watch the bias condition of their tubes via the LED, or measure any test point voltages.
All tube amps produce heat while doing nothing at idle. For each EL34, heater filament
power = 6.3V x 1.6A = 10 Watts. With each EL34 correctly biased, Ia = 40mAdc and
heat generated by anode = 0.04A x 400V = 16Watts.
The screen dissipates heat = 300V x 3mAdc = 0.9Watts. So Pda and Pdg2 heat
liberated from EL34 is 16.9Watts. With heaters, total heat = 26.9Watts. The filament
power is a fixed and unavoidable 10Watts. The combined anode and screen heat must
not exceed the EL34 ratings for maximum Pda + Pdg2 which is 28Watts. The heat is
called "anode and screen dissipation." Some EL34 made over last 20 years have
Pda+g2 ratings lower, and some higher. 6CA7 were made to be plug a plug in
replacements for EL34, and have same data as EL34, although most 6CA7 many
samples withstand higher Pda + Pg2 than original designs of EL34. With EL34
Pda+Pdg2 = 17Watts in the amp here, the EL34 are very happy and temperature is
tolerable for maybe 20 years. If an EL34 conducts say 75mAdc, its Pd+g2 = 33.75 Watts,
and the anode will begin to glow red and tube is too hot and and tube life is threatened,
and music turns to mud. We wish then that the amp automatically turn itself off.

LED Bias monitoring.
In Fig 1, each EL34 has a 22r between cathode and the 1/2 CFB winding which
probably has Rw < 4r0. The correct Ikdc for each EL34 is the sum of Ia and Ig2 =
43mAdc. The Vdc across each 1/2 CFB winding should be about 0.35Vdc.
There should be 0.95Vdc across each 22r in EL34 cathode circuit. The Ek - 0V
should be approximately 1.25Vdc. In Fig 2, consider K5 cathode point which is
at +1.25Vdc. This Vdc is applied to a low pass filter formed with R7 3k9 and C8
470uF. This filter removes the high signal Vac which occurs at the cathodes which
can reach 70Vrms at clipping. During normal operation we only want to monitor the
 Ikdc. Signal Vac below 1.0Hz will have very low amplitude because the amp
response LF pole may be at 7Hz and there is very little music signal at 1Hz.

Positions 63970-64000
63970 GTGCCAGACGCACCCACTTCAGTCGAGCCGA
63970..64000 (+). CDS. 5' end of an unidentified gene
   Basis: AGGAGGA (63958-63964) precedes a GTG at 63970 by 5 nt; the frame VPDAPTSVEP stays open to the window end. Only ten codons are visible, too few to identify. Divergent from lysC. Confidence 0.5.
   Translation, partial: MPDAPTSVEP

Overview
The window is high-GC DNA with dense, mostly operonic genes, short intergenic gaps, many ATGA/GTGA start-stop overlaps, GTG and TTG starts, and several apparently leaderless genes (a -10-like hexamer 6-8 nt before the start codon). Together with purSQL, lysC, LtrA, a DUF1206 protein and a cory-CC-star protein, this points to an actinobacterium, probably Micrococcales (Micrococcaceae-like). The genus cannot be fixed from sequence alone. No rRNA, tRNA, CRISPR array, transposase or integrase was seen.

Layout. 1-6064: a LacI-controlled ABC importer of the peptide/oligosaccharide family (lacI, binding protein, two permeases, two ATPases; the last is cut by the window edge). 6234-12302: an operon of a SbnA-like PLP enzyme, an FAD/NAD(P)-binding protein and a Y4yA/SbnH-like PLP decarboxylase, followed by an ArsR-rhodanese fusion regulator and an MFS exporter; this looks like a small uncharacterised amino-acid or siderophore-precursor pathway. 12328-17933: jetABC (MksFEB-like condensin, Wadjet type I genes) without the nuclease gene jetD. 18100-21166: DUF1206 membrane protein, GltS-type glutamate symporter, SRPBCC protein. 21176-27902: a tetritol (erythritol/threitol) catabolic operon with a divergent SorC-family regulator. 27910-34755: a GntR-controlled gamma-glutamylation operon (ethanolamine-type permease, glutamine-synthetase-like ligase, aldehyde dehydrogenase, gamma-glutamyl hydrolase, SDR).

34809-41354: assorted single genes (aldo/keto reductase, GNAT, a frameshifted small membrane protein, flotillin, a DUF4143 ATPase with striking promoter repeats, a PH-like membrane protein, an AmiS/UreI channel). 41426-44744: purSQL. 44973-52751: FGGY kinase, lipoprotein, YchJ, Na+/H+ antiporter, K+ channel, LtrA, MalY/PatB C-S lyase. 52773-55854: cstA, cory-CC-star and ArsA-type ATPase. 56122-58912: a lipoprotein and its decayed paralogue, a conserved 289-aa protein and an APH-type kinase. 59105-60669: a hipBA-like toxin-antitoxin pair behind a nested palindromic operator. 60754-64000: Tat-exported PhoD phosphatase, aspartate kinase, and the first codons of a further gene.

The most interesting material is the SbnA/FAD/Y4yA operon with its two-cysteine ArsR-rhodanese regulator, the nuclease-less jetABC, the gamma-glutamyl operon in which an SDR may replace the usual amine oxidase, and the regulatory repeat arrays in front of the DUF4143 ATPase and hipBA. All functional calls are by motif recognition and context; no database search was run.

The R7&C8 offers -20 db attenuation at 1 Hz, and -51dB at 30Hz, so the normal
signal operation does not affect operation of bias monitoring or protection circuits.

The Vdc at K5 causes some Idc flow in R7 3k9 and to the inputs to a diode and bjt
base input to Q11 buffer and to each base of each bjt differential amp. The current in
R7 3k9 is less than 0.05mA if the hfe of bjts is more than 100. Generic bjts like PN100
costing 10c each are OK to use. So the RC filter after K5 drives high input impedance
of following devices so it is easier to calculate and predict Vdc at all points in Fig 2
as I have indicated on the schematic.

Each bjt LTP amp has Vdc input from cathodes on right side bjt base. Each bjt base
on left side of LTP is kept at a reference voltage of +1.25Vdc. A small Vdc change
at any one or more cathodes is enough to change Idc flow in LEDs.

Automatic turn off with excessive Ikdc. Suppose K5 Vdc rises to +2.2Vdc because
Ia+g2 current in V5 ( Fig 1 ) has increased to 75mAdc. This rise of Vdc is
transferred to Q12 SCR gate to give +0.68Vdc which is enough to turn on SCR
 which turns the whole amp off. Before the amp is turned off, the rise in Ek also
causes a red LED to be turned fully on with 8mAdc and yellow is turned off.
So there is some indication something is wrong with tubes before automatic
turn off. The connection of a shorted speaker cable or speaker can cause rapid auto
switch off when the owner tries to turn up the volume with music. The turn off avoids
tube damage. After auto turn off, all yellow LED will remain alight. The blue “on”
LED turns off, and red “fault” LED turns on.

The differential amps in Fig 2 have their gain reduced with 22r emitter resistors.
These R should give less sudden changes of brightness of LED when setting
bias or when monitoring brightness after bias is set. Grid bias voltage should
not need to be adjusted more than once each 3 months. The correct range of
Idc is between say 38mA and 48mA. The LED will easily tell an owner if tube